Common Windows Phone 7 Performance Challenges

This article aims to collect the most important performance challenges I've come across when working on various WP7 projects - the most well known being Visiblox Charts for Windows Phone 7 and Cocktail Flow (On a note, I gave a talk on this topic at the London Windows Phone 7 user group - the slides from that event can be viewed from here).

Networking Causing UI Lags

The most common class to use for networking tasks is the WebClientclass. It's the simplest networking class to use, it takes 3 lines to grab a piece of web content:

var client = new WebClient();
client.DownloadStringCompleted += (s, ev) => { responseTextBlock.Text = ev.Result; };
client.DownloadStringAsync(new Uri(""))

Unfortunately there's a serious issue that's not mentioned in the documentation of this class - it runs on the UI thread most of the time making the UI unresponsive at times.

The workaround to this issue is to not use WebClient, but use the HttpWebRequestclass (which is actually used by WebClient as well). HttpWebRequest has a bit less straightforward API than WebClient and - since it doesn't run on the UI thread - it's the caller's responsibility to marshall back to the UI thread:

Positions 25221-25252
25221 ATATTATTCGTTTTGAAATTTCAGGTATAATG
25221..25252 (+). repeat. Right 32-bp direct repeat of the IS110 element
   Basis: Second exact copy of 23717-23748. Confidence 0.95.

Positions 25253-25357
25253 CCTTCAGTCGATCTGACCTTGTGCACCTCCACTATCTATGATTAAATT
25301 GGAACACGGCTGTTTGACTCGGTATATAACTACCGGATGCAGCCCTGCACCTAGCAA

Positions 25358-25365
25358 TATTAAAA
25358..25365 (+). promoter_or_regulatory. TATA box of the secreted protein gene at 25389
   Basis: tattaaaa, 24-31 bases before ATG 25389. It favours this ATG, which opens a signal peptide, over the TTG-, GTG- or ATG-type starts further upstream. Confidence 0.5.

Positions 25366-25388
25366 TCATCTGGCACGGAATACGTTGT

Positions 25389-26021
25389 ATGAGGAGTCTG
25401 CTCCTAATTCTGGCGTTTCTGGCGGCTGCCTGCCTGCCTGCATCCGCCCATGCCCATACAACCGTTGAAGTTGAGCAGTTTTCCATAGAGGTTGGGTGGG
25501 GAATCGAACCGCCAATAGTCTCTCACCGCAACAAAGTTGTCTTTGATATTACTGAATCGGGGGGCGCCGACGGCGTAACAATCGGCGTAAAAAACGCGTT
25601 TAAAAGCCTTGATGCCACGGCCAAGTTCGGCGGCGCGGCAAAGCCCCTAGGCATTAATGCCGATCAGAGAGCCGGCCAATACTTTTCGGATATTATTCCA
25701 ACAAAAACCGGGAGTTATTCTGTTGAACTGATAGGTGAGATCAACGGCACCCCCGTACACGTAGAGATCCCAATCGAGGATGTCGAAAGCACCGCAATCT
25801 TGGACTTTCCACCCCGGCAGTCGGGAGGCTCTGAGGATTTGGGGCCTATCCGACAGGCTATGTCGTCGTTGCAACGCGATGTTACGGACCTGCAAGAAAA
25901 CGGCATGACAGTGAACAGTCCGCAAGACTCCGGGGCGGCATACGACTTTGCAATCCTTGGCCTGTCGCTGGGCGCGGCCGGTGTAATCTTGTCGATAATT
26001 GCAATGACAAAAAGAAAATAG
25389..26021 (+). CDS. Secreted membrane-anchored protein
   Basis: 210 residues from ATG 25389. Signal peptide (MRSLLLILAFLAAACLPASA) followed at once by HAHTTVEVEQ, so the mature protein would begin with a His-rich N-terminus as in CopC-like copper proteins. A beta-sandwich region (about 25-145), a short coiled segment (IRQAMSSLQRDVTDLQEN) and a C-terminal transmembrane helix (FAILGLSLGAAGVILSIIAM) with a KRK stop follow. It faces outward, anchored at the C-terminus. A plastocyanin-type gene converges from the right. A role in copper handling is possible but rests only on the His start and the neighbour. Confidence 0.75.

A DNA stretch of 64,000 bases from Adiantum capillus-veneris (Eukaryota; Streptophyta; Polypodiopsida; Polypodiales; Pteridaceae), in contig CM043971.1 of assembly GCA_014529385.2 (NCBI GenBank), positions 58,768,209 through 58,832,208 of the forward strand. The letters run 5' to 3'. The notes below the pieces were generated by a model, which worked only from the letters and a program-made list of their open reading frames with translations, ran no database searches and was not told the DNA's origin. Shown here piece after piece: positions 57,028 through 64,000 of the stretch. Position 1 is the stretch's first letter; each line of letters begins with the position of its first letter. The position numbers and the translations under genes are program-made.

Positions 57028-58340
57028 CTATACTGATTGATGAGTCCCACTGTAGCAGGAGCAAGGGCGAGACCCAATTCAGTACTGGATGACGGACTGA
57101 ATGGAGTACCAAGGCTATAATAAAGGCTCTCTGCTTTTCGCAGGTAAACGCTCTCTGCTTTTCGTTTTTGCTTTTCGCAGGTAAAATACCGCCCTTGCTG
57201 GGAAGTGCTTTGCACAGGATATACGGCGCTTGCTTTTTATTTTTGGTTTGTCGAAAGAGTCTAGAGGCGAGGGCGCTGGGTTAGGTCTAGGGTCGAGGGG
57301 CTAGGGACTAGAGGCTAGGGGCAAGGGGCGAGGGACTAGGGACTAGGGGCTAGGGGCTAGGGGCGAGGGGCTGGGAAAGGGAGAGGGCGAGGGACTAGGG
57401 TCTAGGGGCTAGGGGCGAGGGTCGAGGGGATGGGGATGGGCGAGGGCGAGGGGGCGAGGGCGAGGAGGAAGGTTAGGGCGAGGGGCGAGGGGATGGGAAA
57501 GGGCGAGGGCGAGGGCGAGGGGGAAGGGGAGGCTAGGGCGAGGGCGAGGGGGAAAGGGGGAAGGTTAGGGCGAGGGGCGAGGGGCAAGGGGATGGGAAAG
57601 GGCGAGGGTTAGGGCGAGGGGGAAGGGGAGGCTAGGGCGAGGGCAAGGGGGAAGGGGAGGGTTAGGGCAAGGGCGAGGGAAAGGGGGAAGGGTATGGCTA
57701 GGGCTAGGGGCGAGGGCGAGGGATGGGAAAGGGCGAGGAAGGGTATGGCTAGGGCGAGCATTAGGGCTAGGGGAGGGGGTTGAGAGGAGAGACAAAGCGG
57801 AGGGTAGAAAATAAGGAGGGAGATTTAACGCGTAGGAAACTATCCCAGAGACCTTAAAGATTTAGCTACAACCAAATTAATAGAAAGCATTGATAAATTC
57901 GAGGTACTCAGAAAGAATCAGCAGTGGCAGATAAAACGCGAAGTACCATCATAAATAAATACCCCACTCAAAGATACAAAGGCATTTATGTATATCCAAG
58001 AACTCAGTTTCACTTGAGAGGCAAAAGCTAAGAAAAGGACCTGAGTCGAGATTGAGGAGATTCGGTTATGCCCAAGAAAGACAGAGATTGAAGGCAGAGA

var request = (HttpWebRequest)WebRequest.Create(new Uri(""));
request.BeginGetResponse(r =>
        var httpRequest = (HttpWebRequest)r.AsyncState;
        var httpResponse = (HttpWebResponse)httpRequest.EndGetResponse(r);

        using (var reader = new StreamReader(httpResponse.GetResponseStream()))
            var response = reader.ReadToEnd();

            Deployment.Current.Dispatcher.BeginInvoke(new Action(() =>
                    responseTextBlock.Text = response;
}, request);

Serialization / Deserlialization

Most WP7 applications will store data in isolated storage that at some point of the application lifetime - typically at startup and exiting - they'll want to read in and then write to disk. The most common scenarios are loading of program data and application settings.

There three standard built in serialization / deserialization methods in the WPF/Silverlight framework are the following:

  • XmlSerialization - probably the easiest to implement as it requires only a few lines of code and optionally additional attributes on top of classes. Here's a short tutorial on it.
  • Data Contract Serialization and Data Contract JSON Serialization - also a fairly standard methods, using data contracts. Implementing is a bit more complex than XmlSerialization as both class and property level attributes have to be added. See a tutorial on this here and here.
  • Binary Serialization - unfortunately not supported out of the box on the WP7 Silverlight runtime, thus it takes a extra work to implement it. See this article showing an example implementation.

There are of course, numerous 3rd party solutions for serialization / deserialization, the most popular ones being:

So which one of the following solutions is the most performant? The answer is that it depends on the size of your data. Here's what the developers of the official Twitter application have found when comparing DataContractJSONSerializer, JSON.NET, XmlSerlializer and binary serialization: